So, I was instructed to start thinking about people to tap for this thankless honor. And then I started thinking: uh-oh, I have “enemies” (only of the “mild” variety) as well. Friends have shared with me blind reviews of their work in which they are severely criticized for citing my work (I recall vividly a blind review of a friends’ work in which “Gunn’s research on Walter Benjamin is some of the worst in the field”—ouch). Recently at a conference I apparently walked into a charged bar scene in which, just prior to my arrival, scholars were critiquing my work and calling for my head on a platter (they didn’t intone their calls in my presence, however). So I worry, too, about tapping one of these secret castrators as well. In other words, part of trouble of being in a small field is that your (playful? largely harmless?) enemies have to keep their disapproval of your work on the down-lo to keep the peace.

Anyhoo, I have about seven names that I’ve jotted down. A number of them are fulls who interviewed me and who commented positively on my work (not at the places in which I didn’t get the job, though). A couple of them are reviewers of manuscripts who signed their names to positive reviews. And more than three of them I would consider mentors/friends who I’ve managed neither to publish with nor work with somehow. Alas, it’s a short list. Any of my academic peeps out there know of a full professor who writes glowing tenure reviews of everybody, regardless if they publish articles on psychics, zombies, and taking a poo–indeed, regardless if the reviewed scholar’s work is (for) shit?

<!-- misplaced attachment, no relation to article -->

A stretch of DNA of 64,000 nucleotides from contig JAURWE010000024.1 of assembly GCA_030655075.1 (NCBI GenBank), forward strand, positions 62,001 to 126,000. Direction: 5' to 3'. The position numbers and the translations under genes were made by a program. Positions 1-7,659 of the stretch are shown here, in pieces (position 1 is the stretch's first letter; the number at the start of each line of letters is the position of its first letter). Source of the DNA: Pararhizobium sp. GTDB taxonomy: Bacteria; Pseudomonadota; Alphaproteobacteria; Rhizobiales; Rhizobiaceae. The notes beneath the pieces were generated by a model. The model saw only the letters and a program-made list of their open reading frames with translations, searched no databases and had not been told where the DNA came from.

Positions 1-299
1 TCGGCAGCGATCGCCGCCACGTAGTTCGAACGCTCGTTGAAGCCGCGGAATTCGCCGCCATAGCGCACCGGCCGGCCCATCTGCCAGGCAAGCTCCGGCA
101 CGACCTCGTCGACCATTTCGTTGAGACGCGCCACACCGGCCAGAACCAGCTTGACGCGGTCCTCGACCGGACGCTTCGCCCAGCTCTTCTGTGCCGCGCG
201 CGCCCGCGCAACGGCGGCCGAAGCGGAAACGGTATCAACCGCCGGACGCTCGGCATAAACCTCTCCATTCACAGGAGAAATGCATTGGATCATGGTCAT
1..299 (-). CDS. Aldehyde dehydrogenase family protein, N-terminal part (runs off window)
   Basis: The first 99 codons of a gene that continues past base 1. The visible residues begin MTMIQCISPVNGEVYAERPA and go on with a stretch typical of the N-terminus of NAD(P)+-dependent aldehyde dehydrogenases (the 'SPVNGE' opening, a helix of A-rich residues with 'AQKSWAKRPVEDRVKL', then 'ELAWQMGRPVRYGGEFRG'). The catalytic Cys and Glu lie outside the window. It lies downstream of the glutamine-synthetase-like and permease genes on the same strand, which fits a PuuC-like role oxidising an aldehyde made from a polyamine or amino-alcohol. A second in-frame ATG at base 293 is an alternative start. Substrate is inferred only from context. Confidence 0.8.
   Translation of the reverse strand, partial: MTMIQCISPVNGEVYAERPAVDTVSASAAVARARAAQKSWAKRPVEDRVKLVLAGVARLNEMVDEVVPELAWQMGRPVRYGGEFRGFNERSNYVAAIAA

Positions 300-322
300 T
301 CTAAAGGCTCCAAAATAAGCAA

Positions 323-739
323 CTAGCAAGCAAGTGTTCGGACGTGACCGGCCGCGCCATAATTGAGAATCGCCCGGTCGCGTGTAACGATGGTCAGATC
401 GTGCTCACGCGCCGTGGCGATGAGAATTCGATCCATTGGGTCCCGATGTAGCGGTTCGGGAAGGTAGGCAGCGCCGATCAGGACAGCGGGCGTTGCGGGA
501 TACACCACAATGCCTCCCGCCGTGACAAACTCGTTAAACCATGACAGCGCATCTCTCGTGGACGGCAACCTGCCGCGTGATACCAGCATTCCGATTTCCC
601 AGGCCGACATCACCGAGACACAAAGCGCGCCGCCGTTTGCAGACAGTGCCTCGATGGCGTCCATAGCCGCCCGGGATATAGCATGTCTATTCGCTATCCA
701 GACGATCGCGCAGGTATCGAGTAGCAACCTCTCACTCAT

onward (and outward) xian soldiers

Music: Cetu Javu: Southern Lands